The MLS SuperDraft is a vestige of a bygone era of Major League Soccer. A remnant of a prehistoric time in American player development, professional soccer and youth scouting. But even in an era where the draft is less relevant than ever, it's found a new role as an auxilary, market ineficiency for smart front offices to exploit.
Orlando City and general manager Luiz Muzzi showed in December that they still value this niche in the talent acquisition process. And based on the track record of Orlando City and this administration in the draft, it's a potentially smart move for all involved.
In 2020, the front office selected a striker from the University of Virginia with the fifth overall pick. That player: Daryl Dike, who scored a goal for West Bromwich Albion in the English Championship Monday.
Dike was a force of nature during his brief reign in MLS. While he wasn't a consistent beast in front of goal, he possessed immense physical tools and had incredible spurts of dominance during his Orlando City career.
With its first top-five pick since Dike, Orlando selected another forward from the Atlantic Coast Conference: Shakur Mohammed from Duke. While these are not comparable players in terms of profile --- nor is it fair to expect Mohammed to produce like Dike --- he's a player that Muzzi and the front office desperately wanted to add to the fold, trading established starter Ruan for the second overall pick.
The Lions also added another forward with a top ten selection, picking forward Duncan McGuire from Creighton with the sixth overall pick after the Omaha, Nebraska, native led college soccer in goals this past season.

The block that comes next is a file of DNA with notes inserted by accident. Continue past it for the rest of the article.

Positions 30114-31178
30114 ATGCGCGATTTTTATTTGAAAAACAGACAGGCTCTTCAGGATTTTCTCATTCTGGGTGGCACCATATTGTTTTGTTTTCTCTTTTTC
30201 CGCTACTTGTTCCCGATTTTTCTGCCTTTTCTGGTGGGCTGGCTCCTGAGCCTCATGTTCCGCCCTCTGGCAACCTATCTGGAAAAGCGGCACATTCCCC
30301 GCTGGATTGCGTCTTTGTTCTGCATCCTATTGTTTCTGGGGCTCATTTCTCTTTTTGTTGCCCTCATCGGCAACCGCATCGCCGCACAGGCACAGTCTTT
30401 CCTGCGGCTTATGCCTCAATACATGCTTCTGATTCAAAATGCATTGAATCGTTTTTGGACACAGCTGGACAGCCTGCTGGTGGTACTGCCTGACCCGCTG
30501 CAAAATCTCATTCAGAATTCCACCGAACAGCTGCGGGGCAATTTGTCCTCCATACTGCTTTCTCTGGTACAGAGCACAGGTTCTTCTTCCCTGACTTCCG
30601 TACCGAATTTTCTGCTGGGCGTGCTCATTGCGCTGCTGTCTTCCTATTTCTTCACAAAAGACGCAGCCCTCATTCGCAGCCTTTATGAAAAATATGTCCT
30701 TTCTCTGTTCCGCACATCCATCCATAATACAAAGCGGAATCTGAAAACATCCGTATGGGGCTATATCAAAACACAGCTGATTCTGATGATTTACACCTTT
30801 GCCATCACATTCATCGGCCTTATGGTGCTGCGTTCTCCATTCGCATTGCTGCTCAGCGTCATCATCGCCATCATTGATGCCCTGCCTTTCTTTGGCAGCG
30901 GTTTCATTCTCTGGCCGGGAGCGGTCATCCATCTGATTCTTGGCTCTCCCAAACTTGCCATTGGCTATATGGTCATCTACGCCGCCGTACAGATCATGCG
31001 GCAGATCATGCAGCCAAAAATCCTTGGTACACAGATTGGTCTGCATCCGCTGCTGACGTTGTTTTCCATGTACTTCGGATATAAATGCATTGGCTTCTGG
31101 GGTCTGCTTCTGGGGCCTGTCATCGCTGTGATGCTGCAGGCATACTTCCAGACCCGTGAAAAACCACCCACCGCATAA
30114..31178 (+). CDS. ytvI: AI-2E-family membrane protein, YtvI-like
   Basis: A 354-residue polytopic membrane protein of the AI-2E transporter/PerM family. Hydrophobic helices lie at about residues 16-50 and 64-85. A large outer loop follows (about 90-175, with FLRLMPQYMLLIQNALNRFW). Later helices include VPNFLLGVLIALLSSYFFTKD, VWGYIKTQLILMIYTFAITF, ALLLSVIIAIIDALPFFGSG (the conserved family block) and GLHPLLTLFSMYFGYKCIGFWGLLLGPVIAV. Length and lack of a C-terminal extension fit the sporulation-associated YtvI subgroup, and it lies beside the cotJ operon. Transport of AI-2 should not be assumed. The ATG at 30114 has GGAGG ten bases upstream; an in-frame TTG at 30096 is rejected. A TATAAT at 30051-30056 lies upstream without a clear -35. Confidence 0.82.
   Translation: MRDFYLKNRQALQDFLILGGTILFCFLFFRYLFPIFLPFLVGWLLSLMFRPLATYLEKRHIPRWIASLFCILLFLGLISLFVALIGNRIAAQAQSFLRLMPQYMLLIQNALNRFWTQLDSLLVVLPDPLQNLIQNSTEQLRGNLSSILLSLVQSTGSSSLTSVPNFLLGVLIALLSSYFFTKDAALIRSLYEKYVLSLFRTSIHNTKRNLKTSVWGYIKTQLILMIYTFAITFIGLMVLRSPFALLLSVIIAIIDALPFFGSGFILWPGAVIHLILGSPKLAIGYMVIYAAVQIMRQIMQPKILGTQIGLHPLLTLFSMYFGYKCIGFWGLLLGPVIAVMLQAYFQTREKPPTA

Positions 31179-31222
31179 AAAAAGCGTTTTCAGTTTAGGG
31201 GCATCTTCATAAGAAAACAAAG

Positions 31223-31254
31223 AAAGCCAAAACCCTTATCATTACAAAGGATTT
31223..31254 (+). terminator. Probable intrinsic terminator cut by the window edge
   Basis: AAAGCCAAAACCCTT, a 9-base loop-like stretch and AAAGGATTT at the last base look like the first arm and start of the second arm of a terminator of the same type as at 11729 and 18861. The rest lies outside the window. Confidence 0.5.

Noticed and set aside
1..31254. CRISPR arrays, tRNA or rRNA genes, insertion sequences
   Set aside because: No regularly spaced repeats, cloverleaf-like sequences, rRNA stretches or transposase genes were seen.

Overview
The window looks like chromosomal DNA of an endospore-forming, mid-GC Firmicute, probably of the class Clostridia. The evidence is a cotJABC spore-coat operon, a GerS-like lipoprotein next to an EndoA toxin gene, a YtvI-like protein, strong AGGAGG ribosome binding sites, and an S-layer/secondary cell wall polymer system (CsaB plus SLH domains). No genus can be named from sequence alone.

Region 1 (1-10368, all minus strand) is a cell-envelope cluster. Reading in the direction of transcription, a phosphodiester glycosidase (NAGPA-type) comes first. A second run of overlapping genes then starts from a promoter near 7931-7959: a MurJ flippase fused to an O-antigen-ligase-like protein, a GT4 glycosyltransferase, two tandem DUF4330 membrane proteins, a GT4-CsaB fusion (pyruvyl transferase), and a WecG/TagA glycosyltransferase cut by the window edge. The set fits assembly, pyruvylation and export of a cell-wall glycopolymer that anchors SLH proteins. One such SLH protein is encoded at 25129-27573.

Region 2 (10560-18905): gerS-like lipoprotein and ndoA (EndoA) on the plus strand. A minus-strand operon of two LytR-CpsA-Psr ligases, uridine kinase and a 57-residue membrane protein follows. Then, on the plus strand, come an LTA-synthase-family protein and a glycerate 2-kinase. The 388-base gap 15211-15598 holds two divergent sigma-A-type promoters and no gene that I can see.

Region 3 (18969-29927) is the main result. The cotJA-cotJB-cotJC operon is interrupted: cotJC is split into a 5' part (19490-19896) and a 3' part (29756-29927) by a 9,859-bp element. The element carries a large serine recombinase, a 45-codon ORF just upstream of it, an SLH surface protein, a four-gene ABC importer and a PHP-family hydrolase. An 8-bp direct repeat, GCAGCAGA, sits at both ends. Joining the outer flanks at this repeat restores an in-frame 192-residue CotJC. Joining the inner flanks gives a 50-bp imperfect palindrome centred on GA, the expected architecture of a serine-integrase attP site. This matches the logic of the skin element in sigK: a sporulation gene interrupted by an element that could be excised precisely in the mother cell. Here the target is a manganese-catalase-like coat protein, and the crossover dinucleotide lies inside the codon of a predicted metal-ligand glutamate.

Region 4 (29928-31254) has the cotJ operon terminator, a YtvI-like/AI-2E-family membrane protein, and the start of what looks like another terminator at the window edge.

These additions come a year after Orlando drafted striker Jack Lynn out of Notre Dame who scored 15 goals in 18 games in the MLS NEXT Pro season.
There's no guarantee any of these players hit, or that even if they do 'hit,' that level is high enough to compete amongst MLS's elite teams. The league is run by $10 million attackers like Hany Mukhtar, Lucas Zelarayan and Raul Ruidiaz. Even the best modern draft picks struggle to sniff that tier.
But with Orlando's scouting network and a coach known for developing talent in Oscar Pareja, there's potential to build quality attacking depth at a fraction of the opportunity cost (cap space).
With the academy still slow to develop first-team caliber players, the draft is the best way to fill out depth and find quality prospects. Mohammed was seen as the best offensive player available and starred for Duke the last two seasons, while McGuire is a finalist for the Hermann Trophy, given to the best player in college soccer.
As far as college prospects go, these are about as good as it gets.
The Lions also added two more potential future players on the defensive end. Orlando selected Syracuse defender Abdi Salim, fresh off of a national championship with the Orange, with the No. 17 overall pick and Kentucky defender Luis Grassow in the second round.
While later SuperDraft picks rarely turn into productive MLS players --- though many go on to have strong careers in the USL --- Orlando has had some success in later picks, including Kamal Miller, who was decent in Orlando before blossoming in Montreal, and Joey Dezart, who while never particulalry great has found a roster spot for many years.
We don't really need the SuperDraft. Elite players rarely come from college soccer. And yet, there's talent to be found and players to be discovered. Orlando City is a club that has found a niche in player development from the college ranks, and this latest draft is just another example that this team lives through the draft.